FULTON – January is National Mentoring Month and the Fulton City School District has many mentoring programs to acknowledge during this time of recognition.
Geri Geitner, director of student support services for Fulton City School District brought forth these programs for recognition at Tuesday’s (Jan. 26) board of education meeting.
While three of the four mentioned programs involve mentors from SUNY Oswego, the Fulton Student Mentoring Club pairs G. Ray Bodley high school students as mentors with elementary students from the four elementary schools within the district.
Out of 56 high school mentor participants, Kayleigh Hotaling and Sheenvia Conley were present at the board meeting to receive certificates and recognition for their volunteer work in the program.
Geitner proceeded to acknowledge the Mentor Oswego Program in which 18 SUNY Oswego students were paired with FCSD elementary students during the school day for two hours per week to act as positive role models.
Continuing, Geitner highlighted the Mentor Scholar Program of which FCSD students in community extended day programs were paired with ten trained SUNY Oswego undergraduate mentors in an academic and support program.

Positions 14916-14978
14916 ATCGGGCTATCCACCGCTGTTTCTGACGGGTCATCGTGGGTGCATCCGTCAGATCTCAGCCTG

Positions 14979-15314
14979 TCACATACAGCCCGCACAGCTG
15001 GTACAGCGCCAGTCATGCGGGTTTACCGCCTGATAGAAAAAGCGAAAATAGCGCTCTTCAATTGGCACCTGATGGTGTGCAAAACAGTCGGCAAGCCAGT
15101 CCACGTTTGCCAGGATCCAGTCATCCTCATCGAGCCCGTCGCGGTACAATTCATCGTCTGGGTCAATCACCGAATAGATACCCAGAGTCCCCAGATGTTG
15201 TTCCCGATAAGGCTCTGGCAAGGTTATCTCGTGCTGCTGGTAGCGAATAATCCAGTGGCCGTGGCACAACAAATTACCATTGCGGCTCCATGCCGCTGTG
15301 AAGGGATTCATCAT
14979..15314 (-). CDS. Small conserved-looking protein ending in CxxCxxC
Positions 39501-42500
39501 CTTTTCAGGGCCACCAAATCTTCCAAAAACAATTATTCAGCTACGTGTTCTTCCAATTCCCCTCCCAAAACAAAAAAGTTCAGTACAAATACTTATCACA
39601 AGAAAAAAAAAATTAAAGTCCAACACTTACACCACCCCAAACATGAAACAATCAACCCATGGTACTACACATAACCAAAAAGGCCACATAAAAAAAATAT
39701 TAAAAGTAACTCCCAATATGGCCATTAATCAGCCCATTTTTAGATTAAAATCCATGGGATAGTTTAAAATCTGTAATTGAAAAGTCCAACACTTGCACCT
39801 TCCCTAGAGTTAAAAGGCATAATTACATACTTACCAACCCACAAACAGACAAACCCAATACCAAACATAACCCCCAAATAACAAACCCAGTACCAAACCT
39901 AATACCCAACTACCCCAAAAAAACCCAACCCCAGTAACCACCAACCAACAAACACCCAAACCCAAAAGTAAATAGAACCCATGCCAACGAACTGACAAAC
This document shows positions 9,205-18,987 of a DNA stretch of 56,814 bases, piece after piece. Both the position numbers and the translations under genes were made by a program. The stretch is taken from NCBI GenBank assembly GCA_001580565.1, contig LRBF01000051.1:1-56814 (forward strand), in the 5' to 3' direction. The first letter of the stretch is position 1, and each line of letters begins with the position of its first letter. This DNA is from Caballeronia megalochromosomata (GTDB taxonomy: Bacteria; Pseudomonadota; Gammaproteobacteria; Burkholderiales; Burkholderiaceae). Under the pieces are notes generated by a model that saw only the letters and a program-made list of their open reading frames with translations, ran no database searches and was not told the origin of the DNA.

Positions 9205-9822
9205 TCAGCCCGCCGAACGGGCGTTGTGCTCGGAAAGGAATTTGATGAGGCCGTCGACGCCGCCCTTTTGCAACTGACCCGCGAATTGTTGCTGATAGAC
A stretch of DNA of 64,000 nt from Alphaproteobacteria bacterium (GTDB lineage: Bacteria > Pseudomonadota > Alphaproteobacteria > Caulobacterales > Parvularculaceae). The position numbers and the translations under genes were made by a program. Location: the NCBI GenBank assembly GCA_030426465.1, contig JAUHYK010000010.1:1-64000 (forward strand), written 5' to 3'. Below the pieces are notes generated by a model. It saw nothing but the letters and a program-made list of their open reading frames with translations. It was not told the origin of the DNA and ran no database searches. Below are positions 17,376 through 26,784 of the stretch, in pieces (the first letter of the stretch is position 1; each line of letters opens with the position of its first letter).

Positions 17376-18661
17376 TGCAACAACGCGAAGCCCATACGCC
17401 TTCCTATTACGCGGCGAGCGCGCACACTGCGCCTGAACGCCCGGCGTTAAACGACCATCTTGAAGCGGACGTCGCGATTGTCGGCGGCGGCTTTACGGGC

While this program benefits the FSCD students with academic support and establishing positive role model relationships, undergraduate SUNY students involved in this program can earn course credit through GST 311.
Finally, the STEM Mentor Program was recognized by Geitner for the five graduate students from SUNY Oswego that volunteered to teach STEM disciplines to FCSD students in community school extended day programs.
The SUNY mentors in this program worked specifically with Fulton Junior High School students on innovative programs in areas such as robotics and forensics to help expose the students to hands on STEM learning while at the same time are able to receive three credits through an elective equivalent course.
In a flyer distributed by Geitner to the board of education members, she says “We applaud the efforts of all who mentor our children in formal and informal programs and thank them for their time and support.”
The flyer also notes how research has shown that “students who have meaningful relationships with mentors are more likely to make responsible decisions, remain connected to school and avoid high risk behaviors.”
BOE member, Barbara Hubbard said, “The mentoring programs mentioned tonight are a great thing. We really appreciate all the volunteers, sometimes these students don’t know how much it means to the young ones they mentor.”